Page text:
FCC takes next step on Trump's social media executive order
The Federal Communications Commission Monday took the next step toward enacting a request from President Trump to craft new rules for online content, aimed at ending what he called "censorship" of conservatives. At the same time, the White House withdrew a GOP commissioner's renomination to the agency after he criticized calls for the government to regulate online speech.
The big picture: The FCC's move stems from a May executive order by the president, aimed at scaling back the liability shield that protects platforms from liability for content posted by users.
- Trump wants the government to step in to ensure platforms are being “fair”— but writing rules that affect how companies like Facebook and Twitter can police speech would be a major new assertion of authority for the FCC.
Driving the news:
- The FCC asked the public Monday to weigh in on the request to review the liability shield, known as Section 230 of the Communications Decency Act. The request came from the Commerce Department, as directed by Trump under the executive order.
- Later in the day, the White House withdrew Republican Commissioner Mike O'Rielly's nomination for a second term. In a speech last week — although he insisted he wasn't talking about Trump — he slammed those who "demean and denigrate the values of our Constitution" in pushing for the government to direct "private actors to curate or publish speech in a certain way."
What we're hearing: Word in the Senate is that the White House withdrew O'Rielly's nomination specifically because he wasn't supportive enough of having the FCC write rules to curb Section 230's power, a Senate aide tells Axios.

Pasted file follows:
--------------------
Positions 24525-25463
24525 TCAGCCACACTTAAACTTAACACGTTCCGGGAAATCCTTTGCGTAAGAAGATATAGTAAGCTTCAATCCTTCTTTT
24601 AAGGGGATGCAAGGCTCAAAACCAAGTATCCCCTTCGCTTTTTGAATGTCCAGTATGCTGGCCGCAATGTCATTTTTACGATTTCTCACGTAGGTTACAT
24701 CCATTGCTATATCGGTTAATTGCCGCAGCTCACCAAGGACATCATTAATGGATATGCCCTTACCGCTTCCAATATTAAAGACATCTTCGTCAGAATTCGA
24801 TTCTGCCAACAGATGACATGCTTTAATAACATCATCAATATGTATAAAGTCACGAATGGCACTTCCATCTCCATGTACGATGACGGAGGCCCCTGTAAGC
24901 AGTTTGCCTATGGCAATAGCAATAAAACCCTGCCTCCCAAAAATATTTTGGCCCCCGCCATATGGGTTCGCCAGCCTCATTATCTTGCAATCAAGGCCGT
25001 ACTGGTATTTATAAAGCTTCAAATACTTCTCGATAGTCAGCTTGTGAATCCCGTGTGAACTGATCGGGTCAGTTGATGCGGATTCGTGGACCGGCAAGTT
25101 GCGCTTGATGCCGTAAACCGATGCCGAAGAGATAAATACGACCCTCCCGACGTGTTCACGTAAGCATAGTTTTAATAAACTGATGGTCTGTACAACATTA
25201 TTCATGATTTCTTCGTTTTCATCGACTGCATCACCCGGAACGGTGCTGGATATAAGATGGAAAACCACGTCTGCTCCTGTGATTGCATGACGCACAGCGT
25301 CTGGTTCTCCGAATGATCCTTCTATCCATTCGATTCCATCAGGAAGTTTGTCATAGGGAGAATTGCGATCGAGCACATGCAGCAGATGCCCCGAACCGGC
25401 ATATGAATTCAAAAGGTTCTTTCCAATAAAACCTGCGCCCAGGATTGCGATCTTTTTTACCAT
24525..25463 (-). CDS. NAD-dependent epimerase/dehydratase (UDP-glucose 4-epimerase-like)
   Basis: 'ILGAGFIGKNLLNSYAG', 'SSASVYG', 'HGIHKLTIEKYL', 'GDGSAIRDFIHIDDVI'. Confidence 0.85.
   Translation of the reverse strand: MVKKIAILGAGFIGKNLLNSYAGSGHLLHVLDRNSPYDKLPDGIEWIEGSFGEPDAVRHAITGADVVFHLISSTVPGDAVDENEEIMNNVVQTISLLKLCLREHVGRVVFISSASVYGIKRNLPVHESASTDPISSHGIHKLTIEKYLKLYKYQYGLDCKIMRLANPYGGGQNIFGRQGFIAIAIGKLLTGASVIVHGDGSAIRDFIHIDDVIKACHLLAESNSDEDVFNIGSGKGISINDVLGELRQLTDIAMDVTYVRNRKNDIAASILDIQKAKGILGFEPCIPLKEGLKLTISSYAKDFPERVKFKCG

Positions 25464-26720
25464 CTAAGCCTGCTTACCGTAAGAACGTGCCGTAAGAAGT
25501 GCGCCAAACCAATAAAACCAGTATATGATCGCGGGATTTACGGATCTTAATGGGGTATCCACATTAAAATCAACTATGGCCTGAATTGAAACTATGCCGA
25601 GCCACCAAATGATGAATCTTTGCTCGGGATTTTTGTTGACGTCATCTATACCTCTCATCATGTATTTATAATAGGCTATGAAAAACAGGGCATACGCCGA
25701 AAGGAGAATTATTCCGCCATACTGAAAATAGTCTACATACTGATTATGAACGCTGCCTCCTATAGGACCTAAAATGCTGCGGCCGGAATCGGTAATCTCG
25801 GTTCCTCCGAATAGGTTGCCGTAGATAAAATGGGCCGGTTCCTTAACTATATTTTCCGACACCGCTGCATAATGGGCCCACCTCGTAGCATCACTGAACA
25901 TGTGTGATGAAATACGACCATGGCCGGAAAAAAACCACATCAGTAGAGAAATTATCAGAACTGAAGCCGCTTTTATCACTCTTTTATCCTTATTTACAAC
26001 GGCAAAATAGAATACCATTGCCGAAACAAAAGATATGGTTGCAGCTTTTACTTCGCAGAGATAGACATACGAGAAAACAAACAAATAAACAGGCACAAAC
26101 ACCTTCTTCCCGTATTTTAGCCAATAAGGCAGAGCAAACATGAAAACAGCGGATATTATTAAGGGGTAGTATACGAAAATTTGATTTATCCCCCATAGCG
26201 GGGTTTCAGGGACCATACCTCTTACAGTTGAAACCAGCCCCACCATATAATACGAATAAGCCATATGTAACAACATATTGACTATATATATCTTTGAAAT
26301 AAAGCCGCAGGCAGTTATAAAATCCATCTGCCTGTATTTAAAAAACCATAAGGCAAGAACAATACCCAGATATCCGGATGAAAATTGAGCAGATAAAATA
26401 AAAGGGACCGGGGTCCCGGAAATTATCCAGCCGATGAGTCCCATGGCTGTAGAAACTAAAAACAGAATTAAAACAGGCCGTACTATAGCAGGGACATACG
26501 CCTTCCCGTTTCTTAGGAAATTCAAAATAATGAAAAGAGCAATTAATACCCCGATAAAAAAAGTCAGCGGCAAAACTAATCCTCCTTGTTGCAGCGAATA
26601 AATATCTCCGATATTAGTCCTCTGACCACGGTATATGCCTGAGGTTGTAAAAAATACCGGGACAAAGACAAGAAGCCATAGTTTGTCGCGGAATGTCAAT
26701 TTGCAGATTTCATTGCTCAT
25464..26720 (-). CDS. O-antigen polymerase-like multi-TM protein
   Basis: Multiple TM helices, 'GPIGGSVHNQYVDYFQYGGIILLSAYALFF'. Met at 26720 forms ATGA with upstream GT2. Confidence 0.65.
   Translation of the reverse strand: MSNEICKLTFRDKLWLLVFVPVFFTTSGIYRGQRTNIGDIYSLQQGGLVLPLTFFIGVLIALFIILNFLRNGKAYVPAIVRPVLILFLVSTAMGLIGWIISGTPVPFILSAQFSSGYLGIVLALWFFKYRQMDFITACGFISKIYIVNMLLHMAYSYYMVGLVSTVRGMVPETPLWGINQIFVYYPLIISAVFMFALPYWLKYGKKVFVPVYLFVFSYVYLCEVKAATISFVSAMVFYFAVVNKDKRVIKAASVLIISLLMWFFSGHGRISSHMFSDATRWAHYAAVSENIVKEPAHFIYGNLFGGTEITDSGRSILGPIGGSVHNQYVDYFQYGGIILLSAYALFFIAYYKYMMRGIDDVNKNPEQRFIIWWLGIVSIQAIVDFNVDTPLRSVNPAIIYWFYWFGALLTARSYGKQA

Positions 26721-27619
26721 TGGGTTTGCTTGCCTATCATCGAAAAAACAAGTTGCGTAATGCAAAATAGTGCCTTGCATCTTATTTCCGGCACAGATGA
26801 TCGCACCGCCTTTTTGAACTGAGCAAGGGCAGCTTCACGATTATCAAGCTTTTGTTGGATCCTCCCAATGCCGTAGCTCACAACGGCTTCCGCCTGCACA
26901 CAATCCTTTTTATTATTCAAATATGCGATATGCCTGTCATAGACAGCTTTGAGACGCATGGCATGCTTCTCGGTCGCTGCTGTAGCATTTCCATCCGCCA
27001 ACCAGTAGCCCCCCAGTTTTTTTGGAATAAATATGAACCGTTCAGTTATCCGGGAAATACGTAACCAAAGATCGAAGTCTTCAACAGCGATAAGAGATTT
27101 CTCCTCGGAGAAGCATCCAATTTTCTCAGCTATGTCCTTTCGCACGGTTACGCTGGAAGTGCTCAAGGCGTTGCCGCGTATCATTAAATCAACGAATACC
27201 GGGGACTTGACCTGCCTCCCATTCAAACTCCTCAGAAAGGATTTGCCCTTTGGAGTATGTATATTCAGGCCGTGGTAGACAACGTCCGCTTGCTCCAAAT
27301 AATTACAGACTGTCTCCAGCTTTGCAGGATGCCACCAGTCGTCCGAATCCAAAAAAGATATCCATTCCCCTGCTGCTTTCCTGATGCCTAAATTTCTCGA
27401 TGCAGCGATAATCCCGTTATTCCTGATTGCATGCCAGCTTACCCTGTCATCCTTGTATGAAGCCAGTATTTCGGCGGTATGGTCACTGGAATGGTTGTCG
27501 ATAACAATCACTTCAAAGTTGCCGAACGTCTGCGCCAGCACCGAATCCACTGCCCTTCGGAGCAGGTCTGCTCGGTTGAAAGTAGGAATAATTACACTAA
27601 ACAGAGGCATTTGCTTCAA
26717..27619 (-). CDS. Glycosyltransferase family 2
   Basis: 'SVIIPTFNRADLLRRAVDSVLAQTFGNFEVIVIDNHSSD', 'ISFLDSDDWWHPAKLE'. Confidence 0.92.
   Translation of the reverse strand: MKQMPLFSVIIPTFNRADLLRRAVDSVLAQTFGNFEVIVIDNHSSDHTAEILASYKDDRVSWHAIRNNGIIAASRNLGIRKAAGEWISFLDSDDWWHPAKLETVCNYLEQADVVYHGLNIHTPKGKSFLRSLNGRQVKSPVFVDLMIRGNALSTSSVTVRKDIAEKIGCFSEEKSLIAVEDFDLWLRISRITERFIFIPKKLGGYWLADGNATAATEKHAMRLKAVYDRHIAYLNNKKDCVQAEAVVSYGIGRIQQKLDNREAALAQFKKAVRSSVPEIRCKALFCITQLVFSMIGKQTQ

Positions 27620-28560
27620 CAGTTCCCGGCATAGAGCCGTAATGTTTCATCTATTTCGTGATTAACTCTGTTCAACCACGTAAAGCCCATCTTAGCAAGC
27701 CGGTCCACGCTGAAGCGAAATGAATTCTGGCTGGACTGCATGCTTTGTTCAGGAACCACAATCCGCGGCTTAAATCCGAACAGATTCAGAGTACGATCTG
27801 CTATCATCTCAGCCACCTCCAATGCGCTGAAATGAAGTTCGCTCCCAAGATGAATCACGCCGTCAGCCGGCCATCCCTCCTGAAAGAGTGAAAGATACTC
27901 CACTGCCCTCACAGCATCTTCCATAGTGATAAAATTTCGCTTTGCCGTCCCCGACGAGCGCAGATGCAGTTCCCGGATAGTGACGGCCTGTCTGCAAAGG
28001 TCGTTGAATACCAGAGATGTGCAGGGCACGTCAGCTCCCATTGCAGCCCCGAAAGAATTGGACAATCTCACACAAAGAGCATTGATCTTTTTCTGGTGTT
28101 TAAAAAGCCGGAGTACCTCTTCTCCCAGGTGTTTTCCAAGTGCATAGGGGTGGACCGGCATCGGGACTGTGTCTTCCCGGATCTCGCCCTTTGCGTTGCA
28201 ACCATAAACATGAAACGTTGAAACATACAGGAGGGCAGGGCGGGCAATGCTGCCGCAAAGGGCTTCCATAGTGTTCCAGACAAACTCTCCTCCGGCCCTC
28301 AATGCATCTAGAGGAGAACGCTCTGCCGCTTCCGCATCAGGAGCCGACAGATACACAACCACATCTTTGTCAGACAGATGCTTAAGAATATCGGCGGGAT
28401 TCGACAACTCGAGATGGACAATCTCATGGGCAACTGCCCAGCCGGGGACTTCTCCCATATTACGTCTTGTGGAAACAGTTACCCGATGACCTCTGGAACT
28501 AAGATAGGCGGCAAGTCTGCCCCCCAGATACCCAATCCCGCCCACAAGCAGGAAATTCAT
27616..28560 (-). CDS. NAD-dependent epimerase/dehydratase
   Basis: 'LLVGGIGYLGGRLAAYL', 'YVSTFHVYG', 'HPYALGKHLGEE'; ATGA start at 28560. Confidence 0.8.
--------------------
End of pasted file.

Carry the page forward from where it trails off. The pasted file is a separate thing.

- O'Rielly had previously been on a glide path to reconfirmation (although Sen. Jim Inhofe did place a hold on his nomination over an unrelated airwaves fight last week).
- While in the Republican minority in the Obama administration, he and current FCC Chairman Ajit Pai both warned against any effort that might see the FCC regulating the practices of online platforms and other web content companies.
Between the lines: The FCC could have moved straight to authoring proposed rules. It didn't.
- Asking for input first means it will be at least 45 days of gathering comments before the agency can even start the rulemaking process. Then, it will have to draft a proposal and take months to gather more public input before it can finalize and enact rules.
- That pushes out the date by which it's possible for the FCC to deliver final rules to well after the November election. And the agency could simply let the matter quietly die at any time.
Yes, but: It also could have denied the petition, as some Democrats on the commission wished. It didn't.
What they're saying: "I strongly disagree with those who demand that we ignore the law and deny the public and all stakeholders the opportunity to weigh in on this important issue," Pai said in a statement accompanying the invitation for public input. "We should welcome vigorous debate—not foreclose it."